Supreme Court Justice Anthony Kennedy announced his retirement at age 81 on Wednesday, effective July 31, 2018. Originally from Sacramento, California, Justice Kennedy was confirmed to the court in 1988 after his appointment by President Ronald Reagan. Since then, glaciers in his home state have seen considerable retreat. Mount Shasta in the Cascade Mountain range has glaciers.. These glaciers have experienced some advances but ultimately retreat since a USGS survey in 1981, just several years before Kennedy took office. Whitney Glacier, the longest on Mt. Shasta, has lost over 20% of its length during Kennedy’s time on the Court.

This Photo Friday provides a look at the glaciers of California and the changes that have been seen during Kennedy’s time on the Supreme Court.

A 1993 Google Earth image depicts the advancement and retreat of Whitney Glacier (Source: Mauri Pelto).

 

Mount Shasta glaciers on September 20, 2012, as seen from the International Space Station (Source: NASA).

 

The Lyell Glacier in Yosemite National Park has lost over 80 percent of its surface area since the 19th century. (Source: National Park Service).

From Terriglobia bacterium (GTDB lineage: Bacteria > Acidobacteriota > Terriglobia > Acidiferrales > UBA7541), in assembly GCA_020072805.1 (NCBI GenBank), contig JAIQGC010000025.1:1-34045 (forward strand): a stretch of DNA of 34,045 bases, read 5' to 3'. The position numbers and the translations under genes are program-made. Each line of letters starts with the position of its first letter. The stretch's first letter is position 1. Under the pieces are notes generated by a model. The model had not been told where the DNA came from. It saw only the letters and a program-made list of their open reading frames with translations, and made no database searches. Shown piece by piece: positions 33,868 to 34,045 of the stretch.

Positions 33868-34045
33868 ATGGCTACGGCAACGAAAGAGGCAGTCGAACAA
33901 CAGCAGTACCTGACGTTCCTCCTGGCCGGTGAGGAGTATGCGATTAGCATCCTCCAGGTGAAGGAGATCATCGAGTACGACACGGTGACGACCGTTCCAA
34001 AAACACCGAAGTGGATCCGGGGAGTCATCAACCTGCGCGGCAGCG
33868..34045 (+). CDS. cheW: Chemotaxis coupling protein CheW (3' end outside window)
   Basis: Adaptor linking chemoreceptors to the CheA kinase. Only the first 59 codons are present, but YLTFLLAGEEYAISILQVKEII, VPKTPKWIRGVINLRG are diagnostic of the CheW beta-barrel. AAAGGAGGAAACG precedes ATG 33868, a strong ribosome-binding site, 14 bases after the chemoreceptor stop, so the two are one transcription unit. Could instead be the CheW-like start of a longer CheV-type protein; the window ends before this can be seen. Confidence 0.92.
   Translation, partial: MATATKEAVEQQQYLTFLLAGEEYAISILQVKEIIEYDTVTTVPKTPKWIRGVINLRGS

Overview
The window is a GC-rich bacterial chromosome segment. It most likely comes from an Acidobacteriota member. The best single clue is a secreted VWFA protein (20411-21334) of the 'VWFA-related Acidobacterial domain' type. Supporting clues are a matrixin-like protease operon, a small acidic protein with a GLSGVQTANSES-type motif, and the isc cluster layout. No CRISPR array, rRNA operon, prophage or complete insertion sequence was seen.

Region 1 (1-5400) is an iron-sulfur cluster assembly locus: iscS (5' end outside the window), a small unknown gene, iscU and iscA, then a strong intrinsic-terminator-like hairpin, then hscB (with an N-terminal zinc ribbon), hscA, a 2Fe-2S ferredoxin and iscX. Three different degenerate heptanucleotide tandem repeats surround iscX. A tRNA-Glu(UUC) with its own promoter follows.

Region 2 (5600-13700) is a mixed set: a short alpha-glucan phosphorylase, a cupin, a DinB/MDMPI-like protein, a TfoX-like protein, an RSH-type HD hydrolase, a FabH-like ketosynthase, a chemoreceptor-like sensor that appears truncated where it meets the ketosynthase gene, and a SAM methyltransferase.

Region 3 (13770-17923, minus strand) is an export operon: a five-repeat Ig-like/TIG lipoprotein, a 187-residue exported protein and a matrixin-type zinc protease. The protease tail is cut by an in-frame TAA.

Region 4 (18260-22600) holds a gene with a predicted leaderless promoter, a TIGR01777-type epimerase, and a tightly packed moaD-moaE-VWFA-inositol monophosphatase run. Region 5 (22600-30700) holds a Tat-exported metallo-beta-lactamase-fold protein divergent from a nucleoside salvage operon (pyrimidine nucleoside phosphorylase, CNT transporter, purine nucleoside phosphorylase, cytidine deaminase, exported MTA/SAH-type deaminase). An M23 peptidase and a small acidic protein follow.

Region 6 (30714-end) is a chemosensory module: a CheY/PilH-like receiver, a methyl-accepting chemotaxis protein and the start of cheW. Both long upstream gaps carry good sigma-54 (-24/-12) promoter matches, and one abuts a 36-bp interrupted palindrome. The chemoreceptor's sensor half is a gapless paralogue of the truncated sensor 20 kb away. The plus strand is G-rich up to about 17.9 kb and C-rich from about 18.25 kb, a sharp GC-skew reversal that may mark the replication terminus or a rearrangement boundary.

Darwin Glacier on August 14, 1908 (Source: G.K. Gilbert).

 

Darwin Glacier on August 14, 2004 (Source: H. Basagic).

 

Glacier retreat in the Sierra Nevada (Source: Hassan Basagic).

 

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Indigenous Communities and The Mountain Institute Awarded St Andrews Prize for the Environment

The Mountain Institute, Peru has won a major award for an innovative project to help mountain communities adapt to the complete loss of glaciers. The 2018 St Andrews Prize for the Environment was awarded on April 26 at the University of St Andrews in Scotland. The project successfully integrates indigenous knowledge from the highlands of Peru with modern technology to help local communities.

The Mountain Institute, Peru received the 2018 St Andrews Prize for the Environment (Source: St Andrews Prize for the Environment).

The prize was set up in 1998 and is managed and awarded by a panel of trustees with varying backgrounds and expertise. Individuals and teams from across the world submit applications for the Prize, which has gained international recognition. It comes with a cash prize of $100,000, which The Mountain Institute, Peru plans to use to expand its cooperation with communities in the Andes.